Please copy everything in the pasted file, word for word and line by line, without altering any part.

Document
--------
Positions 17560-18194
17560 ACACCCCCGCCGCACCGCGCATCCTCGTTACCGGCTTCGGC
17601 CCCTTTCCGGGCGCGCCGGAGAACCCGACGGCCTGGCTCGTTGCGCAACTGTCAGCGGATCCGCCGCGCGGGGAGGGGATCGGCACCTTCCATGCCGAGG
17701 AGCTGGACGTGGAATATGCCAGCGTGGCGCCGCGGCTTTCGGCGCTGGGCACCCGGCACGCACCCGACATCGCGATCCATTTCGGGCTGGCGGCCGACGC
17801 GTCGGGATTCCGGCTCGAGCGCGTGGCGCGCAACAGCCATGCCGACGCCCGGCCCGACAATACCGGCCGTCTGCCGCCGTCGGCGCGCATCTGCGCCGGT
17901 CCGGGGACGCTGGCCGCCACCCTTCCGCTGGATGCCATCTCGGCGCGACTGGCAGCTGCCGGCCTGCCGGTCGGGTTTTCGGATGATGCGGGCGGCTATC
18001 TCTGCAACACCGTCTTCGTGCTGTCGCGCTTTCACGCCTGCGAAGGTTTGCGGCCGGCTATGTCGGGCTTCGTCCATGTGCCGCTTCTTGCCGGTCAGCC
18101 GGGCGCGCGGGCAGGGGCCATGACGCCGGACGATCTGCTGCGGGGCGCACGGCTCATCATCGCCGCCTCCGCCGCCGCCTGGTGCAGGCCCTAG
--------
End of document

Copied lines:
Positions 17560-18194
17560 ACACCCCCGCCGCACCGCGCATCCTCGTTACCGGCTTCGGC
17601 CCCTTTCCGGGCGCGCCGGAGAACCCGACGGCCTGGCTCGTTGCGCAACTGTCAGCGGATCCGCCGCGCGGGGAGGGGATCGGCACCTTCCATGCCGAGG
17701 AGCTGGACGTGGAATATGCCAGCGTGGCGCCGCGGCTTTCGGCGCTGGGCACCCGGCACGCACCCGACATCGCGATCCATTTCGGGCTGGCGGCCGACGC
17801 GTCGGGATTCCGGCTCGAGCGCGTGGCGCGCAACAGCCATGCCGACGCCCGGCCCGACAATACCGGCCGTCTGCCGCCGTCGGCGCGCATCTGCGCCGGT
17901 CCGGGGACGCTGGCCGCCACCCTTCCGCTGGATGCCATCTCGGCGCGACTGGCAGCTGCCGGCCTGCCGGTCGGGTTTTCGGATGATGCGGGCGGCTATC
18001 TCTGCAACACCGTCTTCGTGCTGTCGCGCTTTCACGCCTGCGAAGGTTTGCGGCCGGCTATGTCGGGCTTCGTCCATGTGCCGCTTCTTGCCGGTCAGCC
18101 GGGCGCGCGGGCAGGGGCCATGACGCCGGACGATCTGCTGCGGGGCGCACGGCTCATCATCGCCGCCTCCGCCGCCGCCTGGTGCAGGCCCTAG